Yes, TTC did make rather ludicrous arguments at times (distinctive T tetrimino?!?!), but that didn't negate the bad faith on Biosocia's part. I'm glad it was settled out of court, because that avoids setting of a precedent, though.
  11. Wasn't Hangame Tetris one of those clones you mention that was bought out by TTC?

    And Blockles seemed more like a clone of TetriNET to me than a clone of Tetris.
  12. I said they were legal, which, at this time, they are. However, that doesn't mean you won't get a court case over the event.

    You could get sued for practically anything, no matter how stupid. That doesn't make it illegal.
  13. Zaphod77

    Zaphod77 Resident Misinformer

    Hangame was bought out, but that was after they decided to clone it.

    And hangame orginally cloned tetrinet. :) The version pre buyout was 12 wide.
  14. So wait, you're saying BioSocia cloned Hangame Tetris before it was owned by the Tetris Company?
  15. Zaphod77

    Zaphod77 Resident Misinformer

    i'm saying they cloned the earlier version. not sure if they made the clone before ttc took over hangame.
  16. Well, we could start by bringing up StepMania; that's still going strong along with DDR. Although StepMania allowing you to use any song, etc. kinda negates that analogy.
  17. On what grounds, if you'll most likely lose the lawsuit?

    The only argument to clones not being illegal is that breach of copyright/trade dress is generally civil law, and therefore you're not going to go to prison for it because it's not a criminal case. And arguing that is just pointless semantics given the nature of the conversation.
  18. SYN7HOR

    SYN7HOR Drama Queen

    I don't quite understand this.

    How could TTC possibly stop a clone? Do they bring in the American Army©? Would they invade Sweden if I were to host a multiplayer version of Tetris? I THINK NOT. They can't do shit, unless the cloner makes money off his clone. Then it's a whole other story.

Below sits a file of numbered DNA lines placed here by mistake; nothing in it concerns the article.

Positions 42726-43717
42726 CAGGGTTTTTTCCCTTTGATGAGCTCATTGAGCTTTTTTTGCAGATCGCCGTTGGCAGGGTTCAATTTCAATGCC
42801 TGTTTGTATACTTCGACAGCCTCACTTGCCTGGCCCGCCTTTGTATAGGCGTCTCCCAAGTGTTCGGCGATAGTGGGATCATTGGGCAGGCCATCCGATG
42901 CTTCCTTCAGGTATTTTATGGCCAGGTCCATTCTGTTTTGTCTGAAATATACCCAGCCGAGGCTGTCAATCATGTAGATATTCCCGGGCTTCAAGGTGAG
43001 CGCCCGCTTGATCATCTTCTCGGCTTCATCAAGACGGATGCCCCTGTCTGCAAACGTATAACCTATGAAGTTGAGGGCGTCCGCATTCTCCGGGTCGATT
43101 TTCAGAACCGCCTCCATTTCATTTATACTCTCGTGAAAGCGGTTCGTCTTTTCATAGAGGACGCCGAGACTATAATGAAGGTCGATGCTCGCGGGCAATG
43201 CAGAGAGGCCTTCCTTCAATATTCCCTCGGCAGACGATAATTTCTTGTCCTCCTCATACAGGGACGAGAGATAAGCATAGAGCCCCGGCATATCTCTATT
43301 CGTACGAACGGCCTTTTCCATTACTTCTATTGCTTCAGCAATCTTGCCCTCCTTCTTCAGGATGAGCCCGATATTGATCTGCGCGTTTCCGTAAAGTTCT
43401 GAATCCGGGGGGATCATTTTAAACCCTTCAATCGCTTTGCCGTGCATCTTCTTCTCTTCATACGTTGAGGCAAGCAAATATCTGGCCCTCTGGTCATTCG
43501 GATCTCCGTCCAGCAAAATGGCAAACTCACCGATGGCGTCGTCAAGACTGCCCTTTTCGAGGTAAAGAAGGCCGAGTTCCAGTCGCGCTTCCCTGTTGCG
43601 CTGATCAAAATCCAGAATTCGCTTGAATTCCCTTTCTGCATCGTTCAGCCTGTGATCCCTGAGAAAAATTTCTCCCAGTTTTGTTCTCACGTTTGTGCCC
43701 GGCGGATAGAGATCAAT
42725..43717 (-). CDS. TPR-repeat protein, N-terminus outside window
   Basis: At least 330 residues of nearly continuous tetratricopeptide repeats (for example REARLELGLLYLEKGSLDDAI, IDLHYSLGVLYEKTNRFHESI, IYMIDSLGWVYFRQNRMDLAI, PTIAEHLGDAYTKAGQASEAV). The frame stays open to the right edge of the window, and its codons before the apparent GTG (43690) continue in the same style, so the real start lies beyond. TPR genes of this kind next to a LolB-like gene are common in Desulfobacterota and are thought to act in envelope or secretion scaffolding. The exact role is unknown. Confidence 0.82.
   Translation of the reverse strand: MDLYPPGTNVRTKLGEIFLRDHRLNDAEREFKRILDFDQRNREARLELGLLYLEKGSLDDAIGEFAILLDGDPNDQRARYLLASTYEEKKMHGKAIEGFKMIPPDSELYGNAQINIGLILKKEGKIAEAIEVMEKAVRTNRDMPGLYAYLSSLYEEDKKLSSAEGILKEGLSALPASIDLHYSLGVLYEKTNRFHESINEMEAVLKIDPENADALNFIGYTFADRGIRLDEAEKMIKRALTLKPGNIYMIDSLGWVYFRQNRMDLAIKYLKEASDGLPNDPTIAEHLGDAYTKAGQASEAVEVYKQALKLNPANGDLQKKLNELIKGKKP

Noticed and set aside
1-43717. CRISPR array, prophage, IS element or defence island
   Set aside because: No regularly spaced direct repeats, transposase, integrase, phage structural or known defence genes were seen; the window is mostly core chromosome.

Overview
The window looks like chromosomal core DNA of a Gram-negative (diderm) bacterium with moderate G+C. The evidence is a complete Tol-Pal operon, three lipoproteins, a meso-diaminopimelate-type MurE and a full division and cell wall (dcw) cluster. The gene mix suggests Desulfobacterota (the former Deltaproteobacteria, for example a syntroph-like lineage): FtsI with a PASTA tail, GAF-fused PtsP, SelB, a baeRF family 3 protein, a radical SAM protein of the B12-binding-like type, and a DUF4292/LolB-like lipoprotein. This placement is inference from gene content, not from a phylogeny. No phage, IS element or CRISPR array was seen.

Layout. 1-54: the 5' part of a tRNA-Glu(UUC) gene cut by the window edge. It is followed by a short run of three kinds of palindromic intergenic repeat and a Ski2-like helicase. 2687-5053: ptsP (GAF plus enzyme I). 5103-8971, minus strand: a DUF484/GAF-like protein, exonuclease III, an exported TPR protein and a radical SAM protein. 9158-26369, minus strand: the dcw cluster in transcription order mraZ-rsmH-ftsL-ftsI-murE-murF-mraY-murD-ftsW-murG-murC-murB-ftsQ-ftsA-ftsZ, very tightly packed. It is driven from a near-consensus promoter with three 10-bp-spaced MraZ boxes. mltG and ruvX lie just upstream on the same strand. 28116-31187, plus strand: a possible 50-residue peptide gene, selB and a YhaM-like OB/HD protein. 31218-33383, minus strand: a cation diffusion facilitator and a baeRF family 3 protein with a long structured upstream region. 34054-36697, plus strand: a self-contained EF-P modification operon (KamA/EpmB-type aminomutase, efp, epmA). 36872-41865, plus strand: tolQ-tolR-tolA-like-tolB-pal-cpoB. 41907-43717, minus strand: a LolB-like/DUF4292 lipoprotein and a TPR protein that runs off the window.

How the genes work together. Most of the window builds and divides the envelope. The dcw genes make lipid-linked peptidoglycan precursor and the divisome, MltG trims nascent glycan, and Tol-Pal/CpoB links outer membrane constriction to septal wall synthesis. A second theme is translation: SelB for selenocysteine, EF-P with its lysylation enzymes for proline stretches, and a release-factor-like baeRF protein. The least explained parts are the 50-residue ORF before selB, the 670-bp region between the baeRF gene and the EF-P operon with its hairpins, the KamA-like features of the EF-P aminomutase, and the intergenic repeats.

They probably just offer the cloners some money, and they take it (as would you and me).

    Damn, this makes me want to get into coding again. I can make a clone for the Amiga if anyone's interested? ;)
  19. They can't stop everyone from spreading it around, but they can quite easily file lawsuits against the people creating and primarily distributing it. It's worked pretty damn well for them up until now. Whether the cloner makes money or not is irrelevant - they can sue just as much for potential loss of revenue.

    Defending lawsuits is expensive, and it's a lot of money to gamble on the hopes that you'll win the lawsuit. More money than most homebrew clone devs have to spare at least.
  20. Zaphod77

    Zaphod77 Resident Misinformer

    The fact is the rules of a game cannot be copyrighted. That's why you see so many Bejeweled clones and nobody taking action. Patents are required to get the level of protection needed.

    There is still the trade dress issue, and the trademark issue. The trademark issue is easy. Just don't say tetris or tetra or tris, and you are in the clear.

    The trade dress issue is another one entirely, and has yet to truly be tested. But from what I was reading, i don't think any suit against someone who is taking care to look different from Authentic Tetris Games will stick. But i'm no expert on trade dress.